There's some additional miscellanous stuff we'll need - like cables, adapters, mic stand, etc. - but we'll skip that stuff for now.  So...a bit more on each of the above 5 components required to create a digital audience recording...

[1]  Mics
We all basically know we need mics, right?  This is a huge topic in and of itself which we won't get into right now.  For now, let's just say:  we all understand we need mics to create an audience recording.

[2]  Mic Power
All condensor mics (the kind of microphones we use for our recording) require some kind of power to operate.  Most condensor mics operate using phantom power.  Phantom power is just a way of saying the mics are powered by an external power source.  Just about all the common condensor mics you see tapers using operate with phantom power.  The alternatives are internal power or battery box power.  Some mics work with either phantom or internal power, two common examples:  AKG C1000S and Nak CM100/300 series.  But mics that run on battery box power do not run on phantom, and vice versa.

[3]  Gain
So we have our mics.  And we have power to our mics.  But the signal coming from those mics is usually very weak/soft/quiet.  We typically need to apply gain.  Gain simply strengthens the signal so it's strong enough to feed into an analog-to-digital converter.  If the signal isn't strong enough, the quality of our recordings suffer.  Now that we have a strong enough signal, on to the ADC...

[4]  Analog-to-Digital Converters (ADC)
The ADC translates into the digital domain (0s and 1s) the analog signal coming from our powered microphones and through our gain stage.  Once the signal has been translated from analog to digital, then all we have to do is store those 0s and 1s somewhere.

[5]  Storage Devices
So where do we store all those 0s and 1s that are translated from analog by the ADC?  Most common these days is a DAT recorder.  Other common options include laptops, mini-disc, and hard driver recorders (a la Nomad JB3).  Pretty simple right?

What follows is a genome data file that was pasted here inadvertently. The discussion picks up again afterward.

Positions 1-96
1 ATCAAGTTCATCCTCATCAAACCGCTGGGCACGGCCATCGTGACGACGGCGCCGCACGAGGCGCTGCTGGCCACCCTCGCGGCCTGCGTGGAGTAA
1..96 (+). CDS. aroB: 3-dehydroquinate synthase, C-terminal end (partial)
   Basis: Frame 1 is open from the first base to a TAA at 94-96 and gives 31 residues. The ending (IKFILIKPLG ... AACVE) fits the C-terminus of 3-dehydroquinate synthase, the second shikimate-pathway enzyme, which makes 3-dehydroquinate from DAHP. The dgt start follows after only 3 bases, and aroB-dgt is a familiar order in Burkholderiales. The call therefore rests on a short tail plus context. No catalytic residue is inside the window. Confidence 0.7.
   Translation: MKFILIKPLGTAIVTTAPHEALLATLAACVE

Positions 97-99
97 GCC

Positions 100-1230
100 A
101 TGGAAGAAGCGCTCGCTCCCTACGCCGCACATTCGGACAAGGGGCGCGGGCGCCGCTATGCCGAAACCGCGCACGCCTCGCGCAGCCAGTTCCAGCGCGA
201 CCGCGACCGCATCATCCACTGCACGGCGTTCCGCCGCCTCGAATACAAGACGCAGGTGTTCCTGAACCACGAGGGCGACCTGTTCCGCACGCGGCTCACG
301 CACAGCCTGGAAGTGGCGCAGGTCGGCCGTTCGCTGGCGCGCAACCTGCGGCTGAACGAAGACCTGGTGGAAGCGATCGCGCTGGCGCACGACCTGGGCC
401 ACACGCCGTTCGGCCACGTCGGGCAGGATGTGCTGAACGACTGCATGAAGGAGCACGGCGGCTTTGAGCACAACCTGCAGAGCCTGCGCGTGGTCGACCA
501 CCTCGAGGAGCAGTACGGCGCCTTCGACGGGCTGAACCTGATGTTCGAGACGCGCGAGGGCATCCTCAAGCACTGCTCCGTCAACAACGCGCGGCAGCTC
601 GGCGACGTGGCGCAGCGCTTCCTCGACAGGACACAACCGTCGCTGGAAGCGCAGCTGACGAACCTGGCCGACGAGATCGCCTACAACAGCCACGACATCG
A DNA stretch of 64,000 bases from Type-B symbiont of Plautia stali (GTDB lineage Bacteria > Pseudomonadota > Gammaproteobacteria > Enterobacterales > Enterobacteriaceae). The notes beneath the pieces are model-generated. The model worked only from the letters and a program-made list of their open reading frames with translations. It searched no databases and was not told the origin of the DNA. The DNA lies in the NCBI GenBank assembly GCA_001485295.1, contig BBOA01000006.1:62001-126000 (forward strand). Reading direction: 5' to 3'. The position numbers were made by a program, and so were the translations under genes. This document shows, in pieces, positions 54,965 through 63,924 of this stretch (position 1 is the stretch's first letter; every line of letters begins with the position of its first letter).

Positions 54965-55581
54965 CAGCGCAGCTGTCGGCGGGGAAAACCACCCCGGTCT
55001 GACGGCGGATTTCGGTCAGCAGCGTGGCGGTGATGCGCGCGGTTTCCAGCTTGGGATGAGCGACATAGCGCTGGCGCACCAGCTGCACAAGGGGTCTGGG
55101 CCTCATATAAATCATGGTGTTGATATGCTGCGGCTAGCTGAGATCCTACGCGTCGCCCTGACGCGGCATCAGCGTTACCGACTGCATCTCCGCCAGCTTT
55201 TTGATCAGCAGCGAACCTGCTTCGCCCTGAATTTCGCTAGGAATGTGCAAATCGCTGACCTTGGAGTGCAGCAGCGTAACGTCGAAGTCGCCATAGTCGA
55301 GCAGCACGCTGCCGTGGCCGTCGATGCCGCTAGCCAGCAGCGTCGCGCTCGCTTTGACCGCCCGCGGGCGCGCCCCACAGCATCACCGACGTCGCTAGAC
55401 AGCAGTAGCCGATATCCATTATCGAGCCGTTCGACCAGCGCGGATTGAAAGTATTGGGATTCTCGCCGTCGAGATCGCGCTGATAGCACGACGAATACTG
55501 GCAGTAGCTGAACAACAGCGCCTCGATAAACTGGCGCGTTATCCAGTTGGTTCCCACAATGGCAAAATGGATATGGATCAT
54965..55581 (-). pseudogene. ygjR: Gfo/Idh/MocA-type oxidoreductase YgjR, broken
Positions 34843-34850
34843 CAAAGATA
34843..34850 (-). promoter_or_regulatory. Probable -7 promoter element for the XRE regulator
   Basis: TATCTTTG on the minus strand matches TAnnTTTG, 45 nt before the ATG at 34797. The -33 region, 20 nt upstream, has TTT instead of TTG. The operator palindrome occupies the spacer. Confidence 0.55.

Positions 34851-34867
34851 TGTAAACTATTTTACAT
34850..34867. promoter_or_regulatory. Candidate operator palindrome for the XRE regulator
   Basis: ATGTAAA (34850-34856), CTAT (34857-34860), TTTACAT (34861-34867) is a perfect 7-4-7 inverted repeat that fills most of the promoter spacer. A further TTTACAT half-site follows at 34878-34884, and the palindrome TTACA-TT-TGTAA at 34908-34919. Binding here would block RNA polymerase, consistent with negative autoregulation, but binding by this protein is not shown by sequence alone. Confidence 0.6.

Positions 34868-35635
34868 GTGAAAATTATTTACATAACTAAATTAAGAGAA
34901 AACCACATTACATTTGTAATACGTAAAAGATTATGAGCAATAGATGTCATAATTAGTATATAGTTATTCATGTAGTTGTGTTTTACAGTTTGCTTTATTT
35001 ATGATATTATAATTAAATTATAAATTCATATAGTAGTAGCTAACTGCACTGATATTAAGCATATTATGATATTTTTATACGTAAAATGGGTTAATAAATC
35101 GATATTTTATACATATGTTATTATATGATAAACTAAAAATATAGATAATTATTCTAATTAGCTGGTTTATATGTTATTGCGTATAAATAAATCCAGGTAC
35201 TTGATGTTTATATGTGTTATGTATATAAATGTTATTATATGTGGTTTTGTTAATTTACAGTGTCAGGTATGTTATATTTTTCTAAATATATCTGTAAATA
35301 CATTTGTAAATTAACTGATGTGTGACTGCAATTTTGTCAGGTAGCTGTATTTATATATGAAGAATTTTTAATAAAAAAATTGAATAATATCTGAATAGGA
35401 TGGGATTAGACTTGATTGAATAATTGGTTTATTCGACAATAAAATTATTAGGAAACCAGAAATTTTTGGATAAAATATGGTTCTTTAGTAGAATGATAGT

Do we really need 5 different components to perform these 5 different functions?  Sounds expensive!  Well, not really.  There are plenty of options for relatively inexpensive gear that perform one or more functions [1-5] above.  For example:

AKG C1000S > Sony D8

In this example, our microphones (AKG C1000S) [1] are powered by an internal battery [2].  Likewise, the Sony D8 provides multiple functions:  gain [3], ADC [4], and storage [5].  Two pieces of gear (remember, we're skipping the cabling and such for now)...that's it!

Then Why do so many people schlep around so much gear if it's possible to create an audience recording using just a pair of internally powered mics and a portable DAT recorder?

Usually, when manufacturers create devices that perform more than one or two functions [1-5] they have to skimp on quality to keep costs down.  Take the Sony D8 portable DAT recorder:  in order to keep the costs down on the D8, Sony skimped on the quality of the preamp [3] and ADC [4].  As a result, many people use an external gain stage [3] and ADC [4].  How many pieces of gear you use to provide the necessary functions [1-5] is up to your preferences and budget.

What kind of equipment do people usually mix and match when putting together their taping gear?  Lots of options!  Two posts to help out:

Getting Started: How do I make my own recordings?
I have a budget of $NNN: what gear should I buy?.

FAQ | Taping related

Easy As 1-2-3
The taping FAQ here at TS isn't exactly a FAQ in the traditional sense - that is, the FAQ isn't a well structured walk-through of the most commonly asked questions.  But that's okay!  Thanks to the wonders of modern technology, finding the answer to your question is as easy as 1-2-3:

[1] First, start by searching the TS Knowledge Base | Archive forum - we've archived a good number of frequently broached topics there to make it easier for everyone to find them.